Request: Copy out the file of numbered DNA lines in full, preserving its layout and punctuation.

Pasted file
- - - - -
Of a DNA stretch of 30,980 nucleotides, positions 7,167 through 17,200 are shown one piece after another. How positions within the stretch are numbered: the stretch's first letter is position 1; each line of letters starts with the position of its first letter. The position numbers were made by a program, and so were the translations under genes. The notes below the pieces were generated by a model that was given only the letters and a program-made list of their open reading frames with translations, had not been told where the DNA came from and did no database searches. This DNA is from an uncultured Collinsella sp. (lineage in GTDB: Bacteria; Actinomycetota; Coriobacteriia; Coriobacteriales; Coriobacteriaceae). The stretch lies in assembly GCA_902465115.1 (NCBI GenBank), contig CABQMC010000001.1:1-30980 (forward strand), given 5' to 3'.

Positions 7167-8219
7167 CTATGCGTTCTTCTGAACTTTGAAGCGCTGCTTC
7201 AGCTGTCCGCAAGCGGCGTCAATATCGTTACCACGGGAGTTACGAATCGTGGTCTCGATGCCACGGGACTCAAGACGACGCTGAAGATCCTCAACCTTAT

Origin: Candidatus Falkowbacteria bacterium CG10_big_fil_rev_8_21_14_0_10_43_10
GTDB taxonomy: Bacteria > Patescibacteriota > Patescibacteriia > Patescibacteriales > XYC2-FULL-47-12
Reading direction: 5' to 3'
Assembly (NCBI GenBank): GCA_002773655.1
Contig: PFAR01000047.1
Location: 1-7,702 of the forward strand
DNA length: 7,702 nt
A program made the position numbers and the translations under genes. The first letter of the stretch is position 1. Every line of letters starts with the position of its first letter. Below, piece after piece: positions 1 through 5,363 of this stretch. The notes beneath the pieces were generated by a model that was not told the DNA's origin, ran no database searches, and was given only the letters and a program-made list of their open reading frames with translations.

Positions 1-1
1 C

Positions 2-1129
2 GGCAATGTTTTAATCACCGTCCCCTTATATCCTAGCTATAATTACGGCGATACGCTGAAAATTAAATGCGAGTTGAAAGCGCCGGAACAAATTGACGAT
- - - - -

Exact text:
Of a DNA stretch of 30,980 nucleotides, positions 7,167 through 17,200 are shown one piece after another. How positions within the stretch are numbered: the stretch's first letter is position 1; each line of letters starts with the position of its first letter. The position numbers were made by a program, and so were the translations under genes. The notes below the pieces were generated by a model that was given only the letters and a program-made list of their open reading frames with translations, had not been told where the DNA came from and did no database searches. This DNA is from an uncultured Collinsella sp. (lineage in GTDB: Bacteria; Actinomycetota; Coriobacteriia; Coriobacteriales; Coriobacteriaceae). The stretch lies in assembly GCA_902465115.1 (NCBI GenBank), contig CABQMC010000001.1:1-30980 (forward strand), given 5' to 3'.

Positions 7167-8219
7167 CTATGCGTTCTTCTGAACTTTGAAGCGCTGCTTC
7201 AGCTGTCCGCAAGCGGCGTCAATATCGTTACCACGGGAGTTACGAATCGTGGTCTCGATGCCACGGGACTCAAGACGACGCTGAAGATCCTCAACCTTAT

Origin: Candidatus Falkowbacteria bacterium CG10_big_fil_rev_8_21_14_0_10_43_10
GTDB taxonomy: Bacteria > Patescibacteriota > Patescibacteriia > Patescibacteriales > XYC2-FULL-47-12
Reading direction: 5' to 3'
Assembly (NCBI GenBank): GCA_002773655.1
Contig: PFAR01000047.1
Location: 1-7,702 of the forward strand
DNA length: 7,702 nt
A program made the position numbers and the translations under genes. The first letter of the stretch is position 1. Every line of letters starts with the position of its first letter. Below, piece after piece: positions 1 through 5,363 of this stretch. The notes beneath the pieces were generated by a model that was not told the DNA's origin, ran no database searches, and was given only the letters and a program-made list of their open reading frames with translations.

Positions 1-1
1 C

Positions 2-1129
2 GGCAATGTTTTAATCACCGTCCCCTTATATCCTAGCTATAATTACGGCGATACGCTGAAAATTAAATGCGAGTTGAAAGCGCCGGAACAAATTGACGAT